It’s been a good week for Michael Vick of the Eagles. He crushed the Redskins, got named Player of the Week for the second week in a row, got talked up as an MVP candidate, and earned untold millions in future contract money. And now comes this: a a pat on the back from The Ginger Hammer himself. From the Daily News:
"There is a big message in what Michael is doing," (NFL commish Roger) Goodell told the Daily News Thursday morning, "He's a superstar athlete who everyone thought had everything in the world. He fell from grace tragically by making some horrific mistakes, paid a significant price, worked his way back in and now he's being successful. … I'm proud of how he has responded. There are so many examples in our society of failure, people falling short. We need more success stories. I'm hoping Michael Vick will be a success story. People need to see that. People need to be inspired by that - a person made a tragic error and he's overcome it."
I have little doubt that Goodell is sincere in his praise of Vick. I’m sure he really is proud of the reformed dog killer.
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But you can also present the cynic’s case here. It makes perfect sense for Goodell to talk up Vick as a way of distancing the QB from his dog killing past, a past many people are unwilling to ever forget. By heaping praise upon Vick and telling the public, “See! He’s better now!” Goodell helps make the league look good for salvaging the quarterback off the scrap heap. What’s more, it gets people away from castigating the NFL for welcoming Vick back to begin with.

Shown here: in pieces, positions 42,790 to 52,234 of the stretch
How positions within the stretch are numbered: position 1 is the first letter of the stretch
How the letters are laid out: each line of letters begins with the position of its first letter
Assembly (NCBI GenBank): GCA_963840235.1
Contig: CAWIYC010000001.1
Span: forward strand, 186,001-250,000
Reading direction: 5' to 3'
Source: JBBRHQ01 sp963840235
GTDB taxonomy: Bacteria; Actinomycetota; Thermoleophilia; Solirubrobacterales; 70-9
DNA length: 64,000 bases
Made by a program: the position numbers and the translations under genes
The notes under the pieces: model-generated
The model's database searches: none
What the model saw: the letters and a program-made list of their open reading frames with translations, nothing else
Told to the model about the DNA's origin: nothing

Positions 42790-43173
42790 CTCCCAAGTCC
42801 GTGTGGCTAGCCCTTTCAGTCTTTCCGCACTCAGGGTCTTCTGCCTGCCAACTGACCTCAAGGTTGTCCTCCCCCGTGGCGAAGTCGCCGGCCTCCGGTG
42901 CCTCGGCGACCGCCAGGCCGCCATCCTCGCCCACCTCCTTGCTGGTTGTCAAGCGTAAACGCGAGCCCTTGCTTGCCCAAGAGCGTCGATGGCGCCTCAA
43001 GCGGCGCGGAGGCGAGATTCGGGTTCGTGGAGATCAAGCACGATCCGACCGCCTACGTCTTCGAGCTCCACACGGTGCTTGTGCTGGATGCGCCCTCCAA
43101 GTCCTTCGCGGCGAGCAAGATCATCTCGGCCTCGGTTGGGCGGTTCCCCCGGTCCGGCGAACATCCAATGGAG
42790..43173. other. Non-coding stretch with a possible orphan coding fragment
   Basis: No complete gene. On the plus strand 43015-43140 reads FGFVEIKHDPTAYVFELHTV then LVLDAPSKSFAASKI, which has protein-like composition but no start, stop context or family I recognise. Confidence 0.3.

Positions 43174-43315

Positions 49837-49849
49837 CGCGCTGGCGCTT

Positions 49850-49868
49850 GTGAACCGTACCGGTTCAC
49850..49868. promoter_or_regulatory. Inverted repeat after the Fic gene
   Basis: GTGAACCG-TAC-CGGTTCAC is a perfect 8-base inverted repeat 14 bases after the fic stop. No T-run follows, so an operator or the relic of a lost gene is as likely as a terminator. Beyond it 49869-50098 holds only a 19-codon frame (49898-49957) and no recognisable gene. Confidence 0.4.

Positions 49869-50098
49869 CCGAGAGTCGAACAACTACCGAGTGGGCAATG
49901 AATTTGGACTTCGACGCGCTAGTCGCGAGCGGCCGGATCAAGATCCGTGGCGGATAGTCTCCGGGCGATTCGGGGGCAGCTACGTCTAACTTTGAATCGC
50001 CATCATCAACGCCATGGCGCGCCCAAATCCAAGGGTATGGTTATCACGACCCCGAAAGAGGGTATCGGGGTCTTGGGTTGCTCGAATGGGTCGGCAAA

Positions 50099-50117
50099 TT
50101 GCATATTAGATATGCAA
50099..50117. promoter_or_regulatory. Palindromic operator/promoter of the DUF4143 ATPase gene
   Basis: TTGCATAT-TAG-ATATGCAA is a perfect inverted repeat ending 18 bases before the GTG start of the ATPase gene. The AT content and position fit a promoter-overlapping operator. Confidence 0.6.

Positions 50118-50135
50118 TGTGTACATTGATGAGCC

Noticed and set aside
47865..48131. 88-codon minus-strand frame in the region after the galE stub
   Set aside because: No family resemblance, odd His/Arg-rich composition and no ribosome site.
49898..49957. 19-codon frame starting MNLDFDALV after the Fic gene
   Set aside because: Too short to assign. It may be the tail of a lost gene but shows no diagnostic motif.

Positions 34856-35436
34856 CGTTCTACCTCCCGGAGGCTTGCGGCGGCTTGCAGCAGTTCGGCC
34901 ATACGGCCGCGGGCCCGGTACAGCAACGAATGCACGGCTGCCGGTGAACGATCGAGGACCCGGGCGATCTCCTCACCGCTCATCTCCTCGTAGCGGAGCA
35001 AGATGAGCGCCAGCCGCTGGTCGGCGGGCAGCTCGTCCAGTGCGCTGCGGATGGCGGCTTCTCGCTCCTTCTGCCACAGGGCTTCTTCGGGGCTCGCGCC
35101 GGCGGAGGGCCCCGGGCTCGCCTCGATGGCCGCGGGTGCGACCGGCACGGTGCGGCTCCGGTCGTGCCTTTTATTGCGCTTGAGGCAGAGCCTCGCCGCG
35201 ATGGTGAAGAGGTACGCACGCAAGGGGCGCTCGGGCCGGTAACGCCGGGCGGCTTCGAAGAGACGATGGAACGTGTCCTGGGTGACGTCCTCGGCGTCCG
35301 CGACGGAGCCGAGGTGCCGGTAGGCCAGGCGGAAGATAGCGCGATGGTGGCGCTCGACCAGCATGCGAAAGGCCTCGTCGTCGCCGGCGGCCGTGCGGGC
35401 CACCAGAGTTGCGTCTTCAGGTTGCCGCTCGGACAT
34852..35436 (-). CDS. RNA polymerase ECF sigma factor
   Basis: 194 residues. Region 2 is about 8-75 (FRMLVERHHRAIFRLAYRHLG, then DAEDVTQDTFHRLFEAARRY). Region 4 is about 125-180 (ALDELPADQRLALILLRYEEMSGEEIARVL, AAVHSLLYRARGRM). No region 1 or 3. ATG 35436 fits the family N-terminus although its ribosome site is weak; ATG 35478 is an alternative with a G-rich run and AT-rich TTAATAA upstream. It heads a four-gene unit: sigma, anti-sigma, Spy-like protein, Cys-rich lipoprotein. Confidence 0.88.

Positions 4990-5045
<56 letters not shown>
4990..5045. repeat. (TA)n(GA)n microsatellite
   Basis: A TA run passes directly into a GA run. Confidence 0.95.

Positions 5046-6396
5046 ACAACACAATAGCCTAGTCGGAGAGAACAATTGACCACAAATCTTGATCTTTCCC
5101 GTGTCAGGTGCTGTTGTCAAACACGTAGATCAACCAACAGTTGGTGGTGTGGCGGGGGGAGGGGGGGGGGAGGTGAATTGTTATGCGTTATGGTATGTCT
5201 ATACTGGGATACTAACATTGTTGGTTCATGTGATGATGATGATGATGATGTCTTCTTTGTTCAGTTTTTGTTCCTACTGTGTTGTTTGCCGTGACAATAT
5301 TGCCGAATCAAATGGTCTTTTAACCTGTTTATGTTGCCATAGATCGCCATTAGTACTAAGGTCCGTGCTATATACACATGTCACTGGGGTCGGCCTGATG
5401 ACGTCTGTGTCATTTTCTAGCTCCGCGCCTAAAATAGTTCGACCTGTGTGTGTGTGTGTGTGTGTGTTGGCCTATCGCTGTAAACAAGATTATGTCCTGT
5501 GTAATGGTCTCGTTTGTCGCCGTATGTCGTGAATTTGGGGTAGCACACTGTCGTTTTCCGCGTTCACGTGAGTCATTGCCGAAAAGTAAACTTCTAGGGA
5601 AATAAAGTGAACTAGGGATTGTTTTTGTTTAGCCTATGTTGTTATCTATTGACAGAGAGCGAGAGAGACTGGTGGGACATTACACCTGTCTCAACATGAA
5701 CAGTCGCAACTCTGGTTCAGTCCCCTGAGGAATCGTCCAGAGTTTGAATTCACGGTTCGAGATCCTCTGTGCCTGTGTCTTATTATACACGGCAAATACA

Ten years ago, Ravens linebacker Ray Lewis won a Super Bowl on the heels of being found guilty for obstructing justice in the case of two men being stabbed to death. After winning that Super Bowl, Lewis slowly was able to work his way back into the NFL PR mainstream.
It seemed ludicrous that Lewis would ever again thrive as a commercial spokesperson after the stabbing incident. But he has. He’s doing ads and riding flying ravens while covered in Old Spice suds. He’s been completely rebranded.
And you can feel that beginning to happen with Vick. You can see forces like Goodell lining up behind him and slowly refurbishing his image. Five years from now, Vick could very well be back endorsing commercial products, which sounds insane. But trust me, if the NFL feels like its in their best interests to get Vick back selling shoes, they will.
Vick has always been held up as an exception to the rule of athlete redemption stories. Sure, Lewis and Kobe Bryant can get their pristine images back. But Mike Vick? After torturing and killing scores of animals? You think it’s impossible, but I promise you, you’re underestimating the branding forces of Roger Goodell and company.